William Campbell-Corbis/Getty Images(WASHINGTON) — The chant of “send her back” at President Donald Trump’s rally in North Carolina on Wednesday is “a stain on the presidency,” Montana Gov. Steve Bullock said on ABC’s This Week.
“Any parent, any preacher knows that telling four duly elected congresswomen to go back home is — it’s racist,” Bullock said. “Trump just basically soaked in those sounds of those chant — that’s going to be a stain on this presidency.”
The Democratic governor was referring to a scene in Greenville, North Carolina, where an energized crowd broke into prolonged boos and chanted “Send them back” and “Traitor” at the president’s mention of four minority congresswomen — Reps. Alexandria Ocasio-Cortez, D-N.Y.; Ilhan Omar, D-Minn.; Rashida Tlaib, D-Mich.; and Ayanna Pressley, D-Mass. Three of the women were born in the U.S., and Omar came to the U.S. as a refugee as a child. All four are U.S. citizens and won a popular vote to claim their seats in Congress.
Bullock has been tasked with fighting for Democratic policies in a red state for years. He won his 2016 election at the same time Trump won by about 20 points in Montana, something he often reminds his audiences on the campaign trail. He hopes his experience working with Republican officials and voters who initially voted for Trump can propel him to the Democratic nomination. All three of Bullock’s victories in statewide elections have come during an election where Montana voters turned out in majority support for the top Republican on the ticket.
Bullock is not the only candidate, however, who hails from a state that voted for Trump. Of the major Democratic candidates, there are several who check that box: South Bend, Indiana, Mayor Pete Buttigieg; Rep. Tim Ryan, D-Ohio; and Texans — former Rep. Beto O’Rourke and former Housing and Urban Development Secretary Julián Castro.
Sen. Amy Klobuchar, D-Minn., though her state narrowly voted for Democrat Hillary Clinton in 2016, is also part of that conversation because of her ability to win counties that chose Trump.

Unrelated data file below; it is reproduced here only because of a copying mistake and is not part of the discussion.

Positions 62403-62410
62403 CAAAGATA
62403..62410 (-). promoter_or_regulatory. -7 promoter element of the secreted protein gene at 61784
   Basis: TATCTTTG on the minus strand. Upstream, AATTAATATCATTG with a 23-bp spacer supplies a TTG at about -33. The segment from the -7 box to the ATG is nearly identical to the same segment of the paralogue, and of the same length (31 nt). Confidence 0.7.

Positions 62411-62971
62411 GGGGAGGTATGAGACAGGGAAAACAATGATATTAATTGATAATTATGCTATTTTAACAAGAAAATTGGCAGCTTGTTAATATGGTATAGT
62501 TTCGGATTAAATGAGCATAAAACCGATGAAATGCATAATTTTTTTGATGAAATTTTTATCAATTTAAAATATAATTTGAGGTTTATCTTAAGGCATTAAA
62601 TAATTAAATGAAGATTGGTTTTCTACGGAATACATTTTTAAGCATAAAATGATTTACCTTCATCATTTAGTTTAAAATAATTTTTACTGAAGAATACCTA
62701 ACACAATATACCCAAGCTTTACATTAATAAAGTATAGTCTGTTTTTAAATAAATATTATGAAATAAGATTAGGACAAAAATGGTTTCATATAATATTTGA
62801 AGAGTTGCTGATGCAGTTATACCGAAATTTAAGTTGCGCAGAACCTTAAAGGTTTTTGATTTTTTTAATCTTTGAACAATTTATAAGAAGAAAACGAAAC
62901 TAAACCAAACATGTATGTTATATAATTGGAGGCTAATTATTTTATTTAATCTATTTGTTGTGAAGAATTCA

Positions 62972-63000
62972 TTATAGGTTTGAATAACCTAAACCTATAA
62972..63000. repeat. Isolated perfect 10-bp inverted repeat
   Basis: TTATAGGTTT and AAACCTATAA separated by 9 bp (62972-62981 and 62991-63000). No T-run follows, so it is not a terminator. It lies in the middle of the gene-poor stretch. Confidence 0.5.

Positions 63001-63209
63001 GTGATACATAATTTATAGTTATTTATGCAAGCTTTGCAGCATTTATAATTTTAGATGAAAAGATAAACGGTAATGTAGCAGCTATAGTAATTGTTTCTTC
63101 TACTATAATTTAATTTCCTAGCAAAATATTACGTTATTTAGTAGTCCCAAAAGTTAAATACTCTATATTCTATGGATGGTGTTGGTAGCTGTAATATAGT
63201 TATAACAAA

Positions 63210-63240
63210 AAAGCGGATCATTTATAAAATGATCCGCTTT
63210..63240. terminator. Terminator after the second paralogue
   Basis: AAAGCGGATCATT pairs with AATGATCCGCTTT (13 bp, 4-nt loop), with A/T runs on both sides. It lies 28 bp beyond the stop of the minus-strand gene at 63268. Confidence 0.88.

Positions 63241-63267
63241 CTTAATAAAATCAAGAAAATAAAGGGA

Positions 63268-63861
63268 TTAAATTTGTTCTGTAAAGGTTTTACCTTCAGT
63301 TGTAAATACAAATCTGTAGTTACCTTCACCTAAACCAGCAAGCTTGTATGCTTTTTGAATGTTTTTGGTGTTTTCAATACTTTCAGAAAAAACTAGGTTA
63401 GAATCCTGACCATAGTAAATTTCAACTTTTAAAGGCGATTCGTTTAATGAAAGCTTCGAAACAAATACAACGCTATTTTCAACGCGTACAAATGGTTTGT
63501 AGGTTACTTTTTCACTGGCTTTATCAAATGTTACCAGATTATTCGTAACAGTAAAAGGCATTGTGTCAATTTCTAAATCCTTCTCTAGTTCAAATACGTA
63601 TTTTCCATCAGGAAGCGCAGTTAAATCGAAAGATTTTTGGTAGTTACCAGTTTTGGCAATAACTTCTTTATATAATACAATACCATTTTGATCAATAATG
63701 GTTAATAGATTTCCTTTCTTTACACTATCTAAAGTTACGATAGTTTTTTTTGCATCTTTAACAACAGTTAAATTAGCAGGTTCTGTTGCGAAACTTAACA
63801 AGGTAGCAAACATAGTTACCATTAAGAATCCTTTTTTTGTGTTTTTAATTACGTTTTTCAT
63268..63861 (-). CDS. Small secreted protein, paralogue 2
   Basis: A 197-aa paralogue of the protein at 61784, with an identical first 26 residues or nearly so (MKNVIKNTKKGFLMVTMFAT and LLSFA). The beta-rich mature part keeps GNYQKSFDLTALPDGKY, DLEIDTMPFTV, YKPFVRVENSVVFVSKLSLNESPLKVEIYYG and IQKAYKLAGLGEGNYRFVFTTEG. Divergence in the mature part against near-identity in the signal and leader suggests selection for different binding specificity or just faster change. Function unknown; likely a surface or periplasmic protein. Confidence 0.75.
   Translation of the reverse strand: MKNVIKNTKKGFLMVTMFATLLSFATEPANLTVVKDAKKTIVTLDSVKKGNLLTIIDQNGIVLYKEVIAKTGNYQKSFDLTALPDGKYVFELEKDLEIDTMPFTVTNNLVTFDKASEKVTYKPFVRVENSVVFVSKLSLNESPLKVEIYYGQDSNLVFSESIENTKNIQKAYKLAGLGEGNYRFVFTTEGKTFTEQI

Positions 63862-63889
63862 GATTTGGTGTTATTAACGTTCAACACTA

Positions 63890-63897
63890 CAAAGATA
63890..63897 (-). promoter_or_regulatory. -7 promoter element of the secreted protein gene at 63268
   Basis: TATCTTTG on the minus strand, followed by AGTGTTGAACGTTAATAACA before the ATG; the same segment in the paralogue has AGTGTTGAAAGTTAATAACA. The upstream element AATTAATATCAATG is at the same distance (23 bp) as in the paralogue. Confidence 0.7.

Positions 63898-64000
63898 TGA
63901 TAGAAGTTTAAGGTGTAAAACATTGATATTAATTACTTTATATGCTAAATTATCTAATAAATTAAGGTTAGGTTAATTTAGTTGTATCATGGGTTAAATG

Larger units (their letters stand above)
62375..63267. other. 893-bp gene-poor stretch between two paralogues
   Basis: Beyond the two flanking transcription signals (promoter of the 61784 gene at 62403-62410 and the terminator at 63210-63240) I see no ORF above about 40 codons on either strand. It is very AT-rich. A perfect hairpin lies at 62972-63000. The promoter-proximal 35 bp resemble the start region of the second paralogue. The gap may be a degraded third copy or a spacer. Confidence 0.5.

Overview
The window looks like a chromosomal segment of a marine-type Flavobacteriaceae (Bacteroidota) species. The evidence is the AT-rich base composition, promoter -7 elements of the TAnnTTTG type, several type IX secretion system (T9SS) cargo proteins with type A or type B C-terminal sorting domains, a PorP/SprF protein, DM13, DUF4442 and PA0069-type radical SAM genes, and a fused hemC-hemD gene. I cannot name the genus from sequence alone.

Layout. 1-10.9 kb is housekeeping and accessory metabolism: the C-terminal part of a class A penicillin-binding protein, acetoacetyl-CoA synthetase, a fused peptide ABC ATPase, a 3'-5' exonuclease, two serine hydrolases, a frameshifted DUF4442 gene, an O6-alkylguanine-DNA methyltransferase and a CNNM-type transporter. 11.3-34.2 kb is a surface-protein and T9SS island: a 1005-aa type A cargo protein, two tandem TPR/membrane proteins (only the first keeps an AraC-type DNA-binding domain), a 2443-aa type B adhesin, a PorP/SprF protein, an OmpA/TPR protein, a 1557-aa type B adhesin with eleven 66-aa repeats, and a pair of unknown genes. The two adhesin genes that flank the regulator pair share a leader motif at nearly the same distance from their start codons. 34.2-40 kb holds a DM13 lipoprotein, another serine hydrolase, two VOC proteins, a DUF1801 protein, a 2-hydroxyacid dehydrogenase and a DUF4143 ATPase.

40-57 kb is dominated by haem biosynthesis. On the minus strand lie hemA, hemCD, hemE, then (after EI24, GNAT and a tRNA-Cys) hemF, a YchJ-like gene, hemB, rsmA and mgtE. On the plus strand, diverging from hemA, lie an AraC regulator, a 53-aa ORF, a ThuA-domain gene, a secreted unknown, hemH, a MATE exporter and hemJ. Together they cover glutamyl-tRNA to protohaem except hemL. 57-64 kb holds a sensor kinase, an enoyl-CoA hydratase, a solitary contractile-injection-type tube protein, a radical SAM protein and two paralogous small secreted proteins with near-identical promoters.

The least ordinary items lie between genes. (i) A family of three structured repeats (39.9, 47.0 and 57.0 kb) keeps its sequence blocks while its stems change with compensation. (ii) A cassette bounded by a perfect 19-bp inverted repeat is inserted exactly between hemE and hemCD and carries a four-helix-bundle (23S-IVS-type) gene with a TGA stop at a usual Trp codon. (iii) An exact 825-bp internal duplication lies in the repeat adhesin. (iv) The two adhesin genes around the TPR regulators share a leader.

In his interview with Stephanopolous on Sunday, Bullock added that he fears public dialogue is “falling into the same traps of 2016” by not focusing on what he sees are setbacks to issues such as health care and education.
“We should also be talking about the fact that, in the last week and a half, he tried to rip health care away from 13 million people as he’s trying to undo the Affordable Care Act. Or that [Education Secretary Betsy] DeVos is literally trying to funnel money, this past week, to private schools. Or that he’s not really doing a damn thing for farmers or factory workers and most Americans. And this is all that we end up focusing on,” Bullock said. “So he will try to distract, he will try to divide, but we got to be focusing on also the issues that impact people’s everyday lives.”
And for the first time, since announcing his candidacy for president just nine weeks ago, Bullock will get to debate 19 of his competitors in Detroit at the end of the month.
He is the only candidate to join this chapter of the debates who was not on stage for the election’s first round in May in Miami. Shortly after officially qualifying, a campaign aide said that the governor plans to shake things up by calling out the “unrealistic” ideas of his competitors.
To him, that means declaring Medicare for all a losing strategy for the country, an opinion that he often shares on the campaign trail. He instead believes in overhauling the Medicaid system to provide universal health care to the country and keeping private options alive. He also recently revealed he does not believe in extending public health insurance to undocumented immigrants.
“A lot of the immigration crisis that we’re facing right now is a crisis of this administration’s making — the idea of ripping families apart or getting rid of protections for Dreamers,” he told ABC News Political Director Rick Klein and ABC News Deputy Political Director MaryAlice Parks on the Powerhouse Politics podcast.
The late launch of his campaign was partially due to legislative commitments in a state government that only convenes every other year.
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